While the economic trends of the past couple of years continue, we’ve just seen an important change in interest rates and the bond markets.
First, the economic trends:
Second, interest rates and the bond markets:
- Europe is in a recession.
- China is attempting to shift from an infrastructure and export focus to more domestic consumption, but the transition is hampered by reluctant local leaders and their interest in recent successes. The resulting stresses are making it difficult for China to reach its announced targets for growth.
- In the U.S., growth continues to be tepid despite gains in autos and housing. First quarter GDP (Gross Domestic Product) growth was just 1.8% (initial estimates were 2.4%) as consumer spending on services is subdued.
- Since the end of April, interest rates have rebounded nearly a full percentage point as the markets speculated on when the Federal Reserve stimulus would taper off.
In a world where the U.S. economy is growing at 2% and most other economies are also growing well below potential, we expect that the stocks of companies that can report good revenue and earnings growth will do well.
- Since the end of April, 10-year Treasury yields have gone from 1.7% to 2.6% and 30-year mortgage rates have gone from 3.4% to 4.5 percent. Frankly, we think these moves are healthy as they are advancing toward normal levels. (Interest rates have been held below normal market levels by the Federal Reserve in a belief that this would foster economic growth.) Specifically, higher interest rates benefit retirees and pension funds.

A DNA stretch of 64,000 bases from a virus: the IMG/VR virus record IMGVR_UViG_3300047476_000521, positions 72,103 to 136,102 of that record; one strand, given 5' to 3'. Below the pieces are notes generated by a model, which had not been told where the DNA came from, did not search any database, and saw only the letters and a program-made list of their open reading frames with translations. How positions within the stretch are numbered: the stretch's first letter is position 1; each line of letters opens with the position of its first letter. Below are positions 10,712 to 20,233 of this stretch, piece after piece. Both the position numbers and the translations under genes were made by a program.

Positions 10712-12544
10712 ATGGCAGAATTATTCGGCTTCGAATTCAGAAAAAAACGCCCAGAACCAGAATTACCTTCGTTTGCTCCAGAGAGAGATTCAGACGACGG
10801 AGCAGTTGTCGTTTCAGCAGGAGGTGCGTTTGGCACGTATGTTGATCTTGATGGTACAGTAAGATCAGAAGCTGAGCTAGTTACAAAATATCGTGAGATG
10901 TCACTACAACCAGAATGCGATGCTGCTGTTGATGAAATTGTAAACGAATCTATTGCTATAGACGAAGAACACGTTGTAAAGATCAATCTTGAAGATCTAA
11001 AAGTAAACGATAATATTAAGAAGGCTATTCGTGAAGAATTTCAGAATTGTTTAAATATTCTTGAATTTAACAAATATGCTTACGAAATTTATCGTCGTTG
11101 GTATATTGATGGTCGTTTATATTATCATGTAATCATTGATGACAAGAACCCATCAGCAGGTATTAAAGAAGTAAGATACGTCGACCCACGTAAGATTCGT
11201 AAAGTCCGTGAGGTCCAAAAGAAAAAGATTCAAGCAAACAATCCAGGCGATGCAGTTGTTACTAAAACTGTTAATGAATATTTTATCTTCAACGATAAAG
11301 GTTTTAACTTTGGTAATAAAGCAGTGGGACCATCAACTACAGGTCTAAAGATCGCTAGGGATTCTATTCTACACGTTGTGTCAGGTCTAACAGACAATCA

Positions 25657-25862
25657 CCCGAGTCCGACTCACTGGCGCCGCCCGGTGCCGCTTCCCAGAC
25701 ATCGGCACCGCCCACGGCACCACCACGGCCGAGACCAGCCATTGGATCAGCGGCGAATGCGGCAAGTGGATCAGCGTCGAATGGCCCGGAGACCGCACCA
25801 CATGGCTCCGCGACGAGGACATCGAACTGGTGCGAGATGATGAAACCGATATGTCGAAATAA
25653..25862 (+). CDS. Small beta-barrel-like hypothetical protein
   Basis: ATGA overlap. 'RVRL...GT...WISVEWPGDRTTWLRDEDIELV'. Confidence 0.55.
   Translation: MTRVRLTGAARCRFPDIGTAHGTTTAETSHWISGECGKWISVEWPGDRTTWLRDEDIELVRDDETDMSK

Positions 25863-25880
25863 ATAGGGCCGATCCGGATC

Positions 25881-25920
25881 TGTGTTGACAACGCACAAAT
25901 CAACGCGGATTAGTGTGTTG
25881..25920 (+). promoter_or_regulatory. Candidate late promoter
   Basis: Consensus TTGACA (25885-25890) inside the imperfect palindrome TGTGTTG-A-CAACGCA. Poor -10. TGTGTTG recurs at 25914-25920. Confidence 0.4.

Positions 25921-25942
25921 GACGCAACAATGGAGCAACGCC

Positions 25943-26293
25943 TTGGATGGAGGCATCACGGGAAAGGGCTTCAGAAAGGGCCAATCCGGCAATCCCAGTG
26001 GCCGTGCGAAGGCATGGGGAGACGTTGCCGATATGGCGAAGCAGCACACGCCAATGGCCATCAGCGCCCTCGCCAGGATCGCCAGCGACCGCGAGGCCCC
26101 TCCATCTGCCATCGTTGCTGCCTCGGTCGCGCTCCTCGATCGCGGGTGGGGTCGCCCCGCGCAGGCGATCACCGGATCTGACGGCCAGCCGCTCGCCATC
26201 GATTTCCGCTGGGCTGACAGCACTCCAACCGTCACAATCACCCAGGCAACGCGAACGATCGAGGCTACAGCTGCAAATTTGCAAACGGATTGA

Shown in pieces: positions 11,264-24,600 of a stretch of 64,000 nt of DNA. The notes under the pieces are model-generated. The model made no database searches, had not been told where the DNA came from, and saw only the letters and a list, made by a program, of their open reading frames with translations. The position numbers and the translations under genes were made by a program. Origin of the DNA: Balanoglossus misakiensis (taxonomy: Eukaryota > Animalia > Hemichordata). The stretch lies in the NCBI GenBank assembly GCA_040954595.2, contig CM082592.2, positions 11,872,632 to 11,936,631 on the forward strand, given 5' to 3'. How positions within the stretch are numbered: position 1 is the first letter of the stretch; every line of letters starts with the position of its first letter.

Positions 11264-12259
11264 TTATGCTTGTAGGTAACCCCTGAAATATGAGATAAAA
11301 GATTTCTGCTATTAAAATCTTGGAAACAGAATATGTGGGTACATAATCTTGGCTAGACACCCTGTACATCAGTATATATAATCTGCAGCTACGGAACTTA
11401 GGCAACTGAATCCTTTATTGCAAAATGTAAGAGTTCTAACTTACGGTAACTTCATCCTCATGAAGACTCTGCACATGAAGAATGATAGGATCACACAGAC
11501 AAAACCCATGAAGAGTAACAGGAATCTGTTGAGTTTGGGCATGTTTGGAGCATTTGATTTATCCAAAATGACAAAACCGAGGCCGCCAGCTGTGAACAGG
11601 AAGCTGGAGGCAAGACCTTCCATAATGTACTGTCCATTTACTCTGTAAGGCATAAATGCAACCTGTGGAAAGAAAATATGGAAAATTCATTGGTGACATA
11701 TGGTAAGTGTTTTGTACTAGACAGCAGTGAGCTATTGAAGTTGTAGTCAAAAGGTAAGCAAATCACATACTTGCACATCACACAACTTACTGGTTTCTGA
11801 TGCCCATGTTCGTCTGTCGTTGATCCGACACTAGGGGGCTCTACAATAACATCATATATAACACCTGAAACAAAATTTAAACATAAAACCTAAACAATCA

- U.S. bond markets now appear to be focusing on the likely end to stimulus and have moved interest rates higher, thereby driving bond prices lower.
- Whatever the underlying cause, a full 1% increase in less than two months is dramatic in the bond market and potentially disruptive in the stock market. In fact, the stock market has recently sold off 5%-10% in the various indices after a strong up-move since last fall. It now seems to be stabilizing as we look forward to second quarter earnings.
The great disappointment is that the improvements in the U.S. stock market and Federal income tax receipts (and in European bond markets) have given politicians on both sides of the Atlantic an excuse not to rein in government spending in a meaningful way.
The comments made by Ron Muhlenkamp in this commentary are opinions and are not intended to be investment advice or a forecast of future events.